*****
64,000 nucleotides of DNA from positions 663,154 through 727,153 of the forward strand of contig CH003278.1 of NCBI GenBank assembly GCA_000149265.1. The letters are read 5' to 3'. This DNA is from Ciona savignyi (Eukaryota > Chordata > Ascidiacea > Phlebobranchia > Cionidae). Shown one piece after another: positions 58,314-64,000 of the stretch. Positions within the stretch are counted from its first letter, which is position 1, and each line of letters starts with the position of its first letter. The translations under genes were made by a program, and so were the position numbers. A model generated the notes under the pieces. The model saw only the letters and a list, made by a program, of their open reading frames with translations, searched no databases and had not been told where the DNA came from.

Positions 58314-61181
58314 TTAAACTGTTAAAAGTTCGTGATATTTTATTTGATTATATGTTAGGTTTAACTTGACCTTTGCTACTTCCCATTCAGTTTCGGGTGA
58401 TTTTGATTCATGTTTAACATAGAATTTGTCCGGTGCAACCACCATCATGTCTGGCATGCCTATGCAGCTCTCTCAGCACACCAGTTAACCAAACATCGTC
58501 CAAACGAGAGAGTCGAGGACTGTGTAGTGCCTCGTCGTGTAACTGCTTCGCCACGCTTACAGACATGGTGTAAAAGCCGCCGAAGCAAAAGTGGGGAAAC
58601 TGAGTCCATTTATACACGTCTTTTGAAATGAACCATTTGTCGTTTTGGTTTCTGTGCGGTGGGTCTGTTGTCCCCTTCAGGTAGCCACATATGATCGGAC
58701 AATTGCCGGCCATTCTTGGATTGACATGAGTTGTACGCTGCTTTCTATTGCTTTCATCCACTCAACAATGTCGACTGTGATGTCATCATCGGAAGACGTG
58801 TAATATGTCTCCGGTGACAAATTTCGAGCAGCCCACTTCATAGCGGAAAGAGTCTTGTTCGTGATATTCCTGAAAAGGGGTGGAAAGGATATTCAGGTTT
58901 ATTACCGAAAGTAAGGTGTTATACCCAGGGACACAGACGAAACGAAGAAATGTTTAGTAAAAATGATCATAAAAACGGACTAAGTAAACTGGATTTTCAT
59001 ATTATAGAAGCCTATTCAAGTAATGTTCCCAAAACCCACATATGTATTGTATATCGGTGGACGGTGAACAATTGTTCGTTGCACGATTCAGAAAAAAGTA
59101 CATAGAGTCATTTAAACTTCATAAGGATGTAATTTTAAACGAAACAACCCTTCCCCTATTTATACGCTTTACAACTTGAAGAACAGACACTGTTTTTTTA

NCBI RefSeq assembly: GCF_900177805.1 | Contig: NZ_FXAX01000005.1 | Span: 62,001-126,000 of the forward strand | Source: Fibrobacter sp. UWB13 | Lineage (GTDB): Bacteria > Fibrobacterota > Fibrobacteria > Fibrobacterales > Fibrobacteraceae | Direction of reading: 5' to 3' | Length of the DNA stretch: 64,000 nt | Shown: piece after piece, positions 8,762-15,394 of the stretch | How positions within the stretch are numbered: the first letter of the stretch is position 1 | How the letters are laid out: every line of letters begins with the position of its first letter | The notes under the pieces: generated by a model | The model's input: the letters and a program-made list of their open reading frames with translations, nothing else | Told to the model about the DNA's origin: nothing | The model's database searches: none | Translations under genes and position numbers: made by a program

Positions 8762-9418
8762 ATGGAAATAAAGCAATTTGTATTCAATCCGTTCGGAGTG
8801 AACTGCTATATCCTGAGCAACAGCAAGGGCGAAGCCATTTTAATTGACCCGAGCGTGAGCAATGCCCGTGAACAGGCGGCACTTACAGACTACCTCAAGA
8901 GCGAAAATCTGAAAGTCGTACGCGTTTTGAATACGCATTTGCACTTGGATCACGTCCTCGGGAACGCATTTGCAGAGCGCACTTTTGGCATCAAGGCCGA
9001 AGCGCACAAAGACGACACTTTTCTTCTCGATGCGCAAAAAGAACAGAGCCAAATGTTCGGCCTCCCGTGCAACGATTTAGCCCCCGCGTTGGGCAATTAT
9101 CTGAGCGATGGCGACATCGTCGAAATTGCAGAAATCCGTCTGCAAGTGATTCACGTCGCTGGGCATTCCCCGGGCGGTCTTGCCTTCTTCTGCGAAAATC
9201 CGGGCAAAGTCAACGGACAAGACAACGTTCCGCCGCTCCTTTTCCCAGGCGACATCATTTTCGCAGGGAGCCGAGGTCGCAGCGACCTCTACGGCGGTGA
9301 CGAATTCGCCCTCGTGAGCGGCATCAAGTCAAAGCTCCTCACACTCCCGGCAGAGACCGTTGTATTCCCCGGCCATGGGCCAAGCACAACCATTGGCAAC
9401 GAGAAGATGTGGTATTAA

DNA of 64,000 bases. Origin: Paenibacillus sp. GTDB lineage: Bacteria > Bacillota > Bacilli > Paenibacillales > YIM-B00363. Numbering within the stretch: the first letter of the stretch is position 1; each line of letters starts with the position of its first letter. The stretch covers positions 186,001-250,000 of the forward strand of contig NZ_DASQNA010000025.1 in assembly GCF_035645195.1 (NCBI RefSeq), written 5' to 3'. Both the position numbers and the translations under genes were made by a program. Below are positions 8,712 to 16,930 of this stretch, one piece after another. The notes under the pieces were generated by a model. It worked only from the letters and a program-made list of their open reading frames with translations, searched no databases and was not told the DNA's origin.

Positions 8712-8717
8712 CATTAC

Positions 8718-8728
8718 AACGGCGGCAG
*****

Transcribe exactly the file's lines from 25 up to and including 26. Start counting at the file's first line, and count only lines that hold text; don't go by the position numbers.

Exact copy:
Positions 8718-8728
8718 AACGGCGGCAG